Is it possible that an indoor farm in the Miyagi prefecture in Japan – housed in a former Sony factory – could revolutionize the future of agriculture? It certainly looks like an exciting possibility.
This farm – the largest indoor farm in the world – covers 25,000 square feet. The location of the farm is right-smack where the tsunami and earthquake hit in 2011, leading to the abandonment of the then-factory. As people needed food in post-disaster times, Shigeharu Shimamura decided to grow it.
Today, the farm produces a whopping 10,000 heads of lettuce each day, and amazingly, this is 100 times the yield per square foot of a traditional outdoor farm. If this doesn’t impress you, note that the indoor farm uses 99 percent less water, 80 percent less food, and 40 percent less power than outdoor agriculture.
On top of that, due to an innovative LED light system, Shimamura can grow his lettuce up to two and a half times faster than normal.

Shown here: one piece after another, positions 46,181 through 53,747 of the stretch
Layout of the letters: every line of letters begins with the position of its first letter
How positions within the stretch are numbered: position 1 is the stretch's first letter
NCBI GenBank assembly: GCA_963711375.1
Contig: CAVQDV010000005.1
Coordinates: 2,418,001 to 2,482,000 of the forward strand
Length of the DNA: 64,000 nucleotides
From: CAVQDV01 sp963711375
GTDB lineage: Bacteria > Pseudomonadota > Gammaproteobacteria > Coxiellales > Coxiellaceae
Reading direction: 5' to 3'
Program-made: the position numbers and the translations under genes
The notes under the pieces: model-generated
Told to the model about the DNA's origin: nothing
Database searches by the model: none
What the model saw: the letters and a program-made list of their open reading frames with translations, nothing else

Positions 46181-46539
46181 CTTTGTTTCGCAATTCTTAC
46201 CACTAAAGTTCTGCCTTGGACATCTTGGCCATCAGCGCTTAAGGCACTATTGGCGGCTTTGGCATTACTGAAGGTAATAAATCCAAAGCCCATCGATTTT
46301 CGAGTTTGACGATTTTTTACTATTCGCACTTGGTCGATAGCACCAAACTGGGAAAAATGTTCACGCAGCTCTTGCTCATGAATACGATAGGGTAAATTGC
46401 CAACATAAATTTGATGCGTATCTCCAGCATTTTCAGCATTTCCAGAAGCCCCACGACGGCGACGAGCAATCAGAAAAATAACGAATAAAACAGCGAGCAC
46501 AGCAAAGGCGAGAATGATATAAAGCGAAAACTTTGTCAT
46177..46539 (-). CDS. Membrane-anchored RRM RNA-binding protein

Regarding the large-scale benefits of the farm, the online publication, WebUrbanist.com, summarized:
“The beauty of this development lies partly in its versatility – since it deals in climate-controlled spaces and replicable conditions, a solution of this sort can be deployed anywhere in the world to address food shortages of the present and future.”
The publication continues:
“Saving space, indoor vertical farms are also good candidates for local food production in crowded and high-cost urban areas around the globe. Aforementioned strides in waste and power reduction also make these techniques and approaches far more sustainable and cost-efficient.”
The idea is already catching on – versions of the farm are currently being constructed in Hong Kong, and there are plans in the works for future projects in Russia, Mongolia and China.
It is important to note that this type of indoor farming may not be as effective with plants which have greater nutrient needs, slower growing times, and higher light demands. Still, what is being done is quite amazing.
Can you imagine if a farm like this was entirely organic? It would be super-sustainability at its finest.
-The Alternative Daily